Bringing Backup Well Online May Be First Step in Solving the Problem
By Sharon Penny
March 24, 2014 (Descanso)-- Like all backcountry communities, the town of Descanso depends on groundwater for its water needs. A high level of uranium in the town’s main well has become a concern for many residents.
For the last three quarters of a year, the water district’s Well No. 5 has exceeded what is considered a safe level of uranium, which the California Code of Regulations lists as 20 pCi/L. Fourth quarter readings are planned for April.
According to Descanso Community Water Board member Jeff Rozendal, even if the level goes down to 15 (below the threshold), the four quarter-averages will exceed the 20 minimum level overall for the year.
The board contends that this is naturally occurring uranium, though no geologist report has been provided. Uranium is a radioactive element that has been associated with kidney problems when consumed in water. With long-term exposure over many years, there is also an increased cancer risk.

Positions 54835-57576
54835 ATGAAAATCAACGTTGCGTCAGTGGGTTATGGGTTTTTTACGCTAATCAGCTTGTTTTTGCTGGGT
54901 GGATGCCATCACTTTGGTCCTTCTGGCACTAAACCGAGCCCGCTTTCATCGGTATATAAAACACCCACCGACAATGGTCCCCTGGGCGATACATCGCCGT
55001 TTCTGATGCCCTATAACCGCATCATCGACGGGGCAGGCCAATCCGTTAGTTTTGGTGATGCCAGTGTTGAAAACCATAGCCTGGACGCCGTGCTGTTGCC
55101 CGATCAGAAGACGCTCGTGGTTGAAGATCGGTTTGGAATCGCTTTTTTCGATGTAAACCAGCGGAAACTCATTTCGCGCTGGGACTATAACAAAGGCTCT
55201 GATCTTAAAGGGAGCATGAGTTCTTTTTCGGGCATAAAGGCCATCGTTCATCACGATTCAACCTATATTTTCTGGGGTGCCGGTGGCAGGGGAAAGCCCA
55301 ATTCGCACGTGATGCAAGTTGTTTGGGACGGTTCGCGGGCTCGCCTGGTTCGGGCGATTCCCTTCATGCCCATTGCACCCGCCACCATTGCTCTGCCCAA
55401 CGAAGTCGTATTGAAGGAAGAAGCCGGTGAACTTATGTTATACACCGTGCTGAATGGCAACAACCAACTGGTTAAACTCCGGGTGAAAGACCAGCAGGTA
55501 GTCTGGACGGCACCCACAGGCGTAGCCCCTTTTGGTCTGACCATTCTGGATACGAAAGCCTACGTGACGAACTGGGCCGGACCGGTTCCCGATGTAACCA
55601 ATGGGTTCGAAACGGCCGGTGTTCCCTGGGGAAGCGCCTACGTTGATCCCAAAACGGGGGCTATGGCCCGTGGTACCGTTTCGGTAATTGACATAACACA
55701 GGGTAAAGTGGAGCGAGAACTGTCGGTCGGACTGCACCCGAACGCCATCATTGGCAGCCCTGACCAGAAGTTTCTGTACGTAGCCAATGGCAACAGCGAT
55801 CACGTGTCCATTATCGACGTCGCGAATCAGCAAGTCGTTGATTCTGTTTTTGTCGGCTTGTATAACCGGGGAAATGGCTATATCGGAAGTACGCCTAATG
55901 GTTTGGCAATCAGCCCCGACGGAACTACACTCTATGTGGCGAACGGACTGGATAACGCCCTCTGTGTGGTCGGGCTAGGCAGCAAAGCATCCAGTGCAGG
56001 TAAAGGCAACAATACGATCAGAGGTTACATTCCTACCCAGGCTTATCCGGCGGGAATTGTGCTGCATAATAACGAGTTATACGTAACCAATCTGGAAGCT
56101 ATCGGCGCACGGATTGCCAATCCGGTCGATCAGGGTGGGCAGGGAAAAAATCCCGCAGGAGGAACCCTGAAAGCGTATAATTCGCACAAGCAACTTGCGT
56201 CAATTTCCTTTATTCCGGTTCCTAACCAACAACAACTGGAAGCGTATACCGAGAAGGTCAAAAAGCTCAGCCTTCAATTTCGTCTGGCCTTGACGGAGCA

According to the U.S. Centers for Disease Control, “In most areas of the United States, low levels of uranium are found in the drinking water. Higher levels may be found in areas with elevated levels of naturally occurring uranium in rocks and soil. The chemical effects of uranium in drinking water are of greater concern than the possible effects of its radioactivity. Bathing and showering with water that contains uranium is not a health concern.” http://ephtracking.cdc.gov/showUraniumHealth.action
Although uranium is a naturally occurring element across the U.S., uranium contamination of drinking water can also be caused by other factors, such as phosphate fertilizers used in agriculture.
Rozendal said a first step to solving the problem could be for the district to use its capital improvement fund to bring the town’s backup well, Well No. 6, up to standards and take it online as the main water supply. He said this is part of a long-term water quality goal from a 2011 comprehensive planning study.